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The work of strengthening their positions was prosecuted with diligence, but continuous rains made the labor slow and fatiguing. The rain, on the thirtieth of May and the night following, was remarkably heavy, and rendered the position of the soldiers in the new intrenchments very uncomfortable. The rebel commanders, fully informed of the numbers and condition of the force which had crossed the Chickahominy, knowing that, except Bottom's bridge, no facilities for crossing existed, and judging that the heavy rains would produce such a food in the river as would render crossing, especially with artillery, impracticable for two or three days, resolved to hurl a greatly superior force upon the small body of troops on the south side of the Chickahominy, and crush it completely, before re-enforcements could be brought to its support. This done, they would be in better position to repel the attacks of McClellan's main army, which, weakened by so heavy losses, would wait for further re-enforcements before attacking Richmond. The move was one of considerable daring, and had it proved successful, would have been productive of great mischief, but its success was only partial the first day, and the second saw the assailants routed and flying.

At about eleven and a half o'clock A, M., the rebel leaders, believing that the river was in full flood, commenced driving in Gen. Casey's pickets, and by twelve and a half o'clock P. m.; had engaged his advance, consisting, it will be remembered, of six regiments of new troops, who, since joining the army, had been subjected to unusual exposures and hardships, and were ill-prepared to resist an attack from more than seven times their number. The attacking force, consisting of about thirty-five thousand of the best disciplined of the rebel troops, under the command of Gen. J. E. Johnston, soon drove back these six regiments in some disorder, the 103d Pennsylvania breaking and flying, joined on its way by a considerable number of sick and stragglers. The main body, however, did not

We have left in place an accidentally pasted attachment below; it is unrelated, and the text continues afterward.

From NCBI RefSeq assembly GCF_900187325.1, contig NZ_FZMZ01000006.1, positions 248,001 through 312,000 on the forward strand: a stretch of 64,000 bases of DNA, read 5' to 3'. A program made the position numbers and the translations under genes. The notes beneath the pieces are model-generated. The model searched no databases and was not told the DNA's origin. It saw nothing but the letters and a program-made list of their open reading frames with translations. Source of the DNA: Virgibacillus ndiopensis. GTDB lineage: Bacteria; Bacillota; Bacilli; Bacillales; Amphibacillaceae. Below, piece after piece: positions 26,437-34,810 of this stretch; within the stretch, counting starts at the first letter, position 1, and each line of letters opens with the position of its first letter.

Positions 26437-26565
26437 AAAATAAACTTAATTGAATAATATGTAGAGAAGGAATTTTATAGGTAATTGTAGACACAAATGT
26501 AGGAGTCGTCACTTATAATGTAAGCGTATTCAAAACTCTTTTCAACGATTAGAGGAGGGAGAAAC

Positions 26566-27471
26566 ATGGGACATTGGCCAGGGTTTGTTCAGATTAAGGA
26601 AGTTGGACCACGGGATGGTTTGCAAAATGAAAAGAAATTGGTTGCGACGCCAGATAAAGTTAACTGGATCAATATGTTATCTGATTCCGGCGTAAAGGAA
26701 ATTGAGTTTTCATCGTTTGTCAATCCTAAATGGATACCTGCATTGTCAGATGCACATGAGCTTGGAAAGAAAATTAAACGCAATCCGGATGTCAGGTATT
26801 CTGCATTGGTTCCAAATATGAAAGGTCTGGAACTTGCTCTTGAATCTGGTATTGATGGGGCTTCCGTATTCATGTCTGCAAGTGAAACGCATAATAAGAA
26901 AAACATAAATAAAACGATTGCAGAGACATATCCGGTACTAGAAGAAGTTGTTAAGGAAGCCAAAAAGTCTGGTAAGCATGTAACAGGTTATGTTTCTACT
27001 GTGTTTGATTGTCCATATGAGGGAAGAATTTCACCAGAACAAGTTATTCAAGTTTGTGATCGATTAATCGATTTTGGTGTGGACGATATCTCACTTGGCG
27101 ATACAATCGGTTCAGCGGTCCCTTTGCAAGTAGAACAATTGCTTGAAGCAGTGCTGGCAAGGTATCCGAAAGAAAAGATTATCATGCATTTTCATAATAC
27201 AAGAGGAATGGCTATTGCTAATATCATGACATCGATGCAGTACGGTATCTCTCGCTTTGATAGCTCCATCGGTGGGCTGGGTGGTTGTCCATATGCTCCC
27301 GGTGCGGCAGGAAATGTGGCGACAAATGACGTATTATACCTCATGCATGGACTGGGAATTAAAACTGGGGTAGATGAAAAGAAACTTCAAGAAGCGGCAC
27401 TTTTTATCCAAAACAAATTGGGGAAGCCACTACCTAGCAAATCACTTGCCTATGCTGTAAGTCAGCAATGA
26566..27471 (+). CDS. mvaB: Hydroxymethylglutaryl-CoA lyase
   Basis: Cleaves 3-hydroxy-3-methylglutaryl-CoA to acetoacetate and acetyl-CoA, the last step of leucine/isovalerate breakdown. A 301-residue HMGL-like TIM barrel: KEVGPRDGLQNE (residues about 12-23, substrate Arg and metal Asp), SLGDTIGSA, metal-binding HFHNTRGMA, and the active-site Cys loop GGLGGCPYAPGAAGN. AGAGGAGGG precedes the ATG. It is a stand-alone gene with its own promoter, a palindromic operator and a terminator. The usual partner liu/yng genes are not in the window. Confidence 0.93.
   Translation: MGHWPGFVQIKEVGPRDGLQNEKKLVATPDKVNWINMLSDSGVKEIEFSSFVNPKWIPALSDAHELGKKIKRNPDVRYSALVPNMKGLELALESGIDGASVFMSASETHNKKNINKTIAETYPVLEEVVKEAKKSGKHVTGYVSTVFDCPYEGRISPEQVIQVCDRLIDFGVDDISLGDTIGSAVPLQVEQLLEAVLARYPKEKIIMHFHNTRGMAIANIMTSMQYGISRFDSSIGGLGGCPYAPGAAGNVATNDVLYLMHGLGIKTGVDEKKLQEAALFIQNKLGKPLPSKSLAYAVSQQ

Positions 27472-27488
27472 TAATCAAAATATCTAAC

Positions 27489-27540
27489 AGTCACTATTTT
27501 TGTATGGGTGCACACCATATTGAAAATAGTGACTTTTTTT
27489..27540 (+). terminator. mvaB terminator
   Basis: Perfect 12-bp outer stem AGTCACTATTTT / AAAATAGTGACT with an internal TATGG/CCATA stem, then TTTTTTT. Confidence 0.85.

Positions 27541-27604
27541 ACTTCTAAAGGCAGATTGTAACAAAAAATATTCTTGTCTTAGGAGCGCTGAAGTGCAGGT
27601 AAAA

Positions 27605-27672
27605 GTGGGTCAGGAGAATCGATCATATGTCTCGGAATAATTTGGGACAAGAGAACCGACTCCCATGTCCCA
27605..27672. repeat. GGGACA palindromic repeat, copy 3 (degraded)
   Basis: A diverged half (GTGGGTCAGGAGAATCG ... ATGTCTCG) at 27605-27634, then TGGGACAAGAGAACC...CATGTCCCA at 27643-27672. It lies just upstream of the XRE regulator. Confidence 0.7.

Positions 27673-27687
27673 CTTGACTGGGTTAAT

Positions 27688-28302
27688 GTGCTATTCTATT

fall into confusion, but retired in order to the first line of the division, a quarter of a mile or more in front of the Seven Pines, where they made a stand and fought desperately, losing a large number of men. The force which pressed upon them was, however, too large to be successfully resisted, and though General Keyes sent forward brigade after brigade from Couch's division, they were pressed back step by step to the second line,-Couch's, - at the Seven Pines, where a stronger abatis partly protected them, and there maintained their position with the utmost obstinacy, while awaiting re-enforcements from Heintzelman's corps. During this part of the battle, many acts of great bravery occurred. Twice from that sorely pressed force, galled by the fire of the overwhelming numbers of the enemy, did one or two regiments dash out, charge the foe, with a loss of one-fourth of their own number, and re-take a battery which had been turned against them, or drive back the flushed and insolent foe. The first charge was made by the 55th New York, the Garde Lafayette, a French regiment, who, for their small stature, had been ridiculed by their comrades, but who covered themselves with glory in this battle. The second was by the 23d and 61st Pennsylvania regiments, under the immediate command of Gen. Couch, and for gallant daring has not often been equaled ; rushing upon a force nearly ten times their own number, and receiving their murderous fire at very short range, a fire which put fully one-third of both regiments hors du combat, they grappled with the foe hand to hand, drove them back, and when, at last, forced to retire, brought with them thirty-five prisoners. By this time, Kearney's division, from Heintzelman's corps, had come up, and that bold and reckless officer flung bis force upon the fue so impetuously as materially to check his progress. Meanwhile, the 10th Massachusetts, from Couch's division, had crossed the field under a scorching fire, and gained a position from which they could enfilade the

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enemy's advance, and thus materially aided in the forming and maintaining the third line of defence which, with the aid of two brigades from Kearney's Division, was now established on elevated ground, somewhat more than half a mile in rear of the Seven Pines.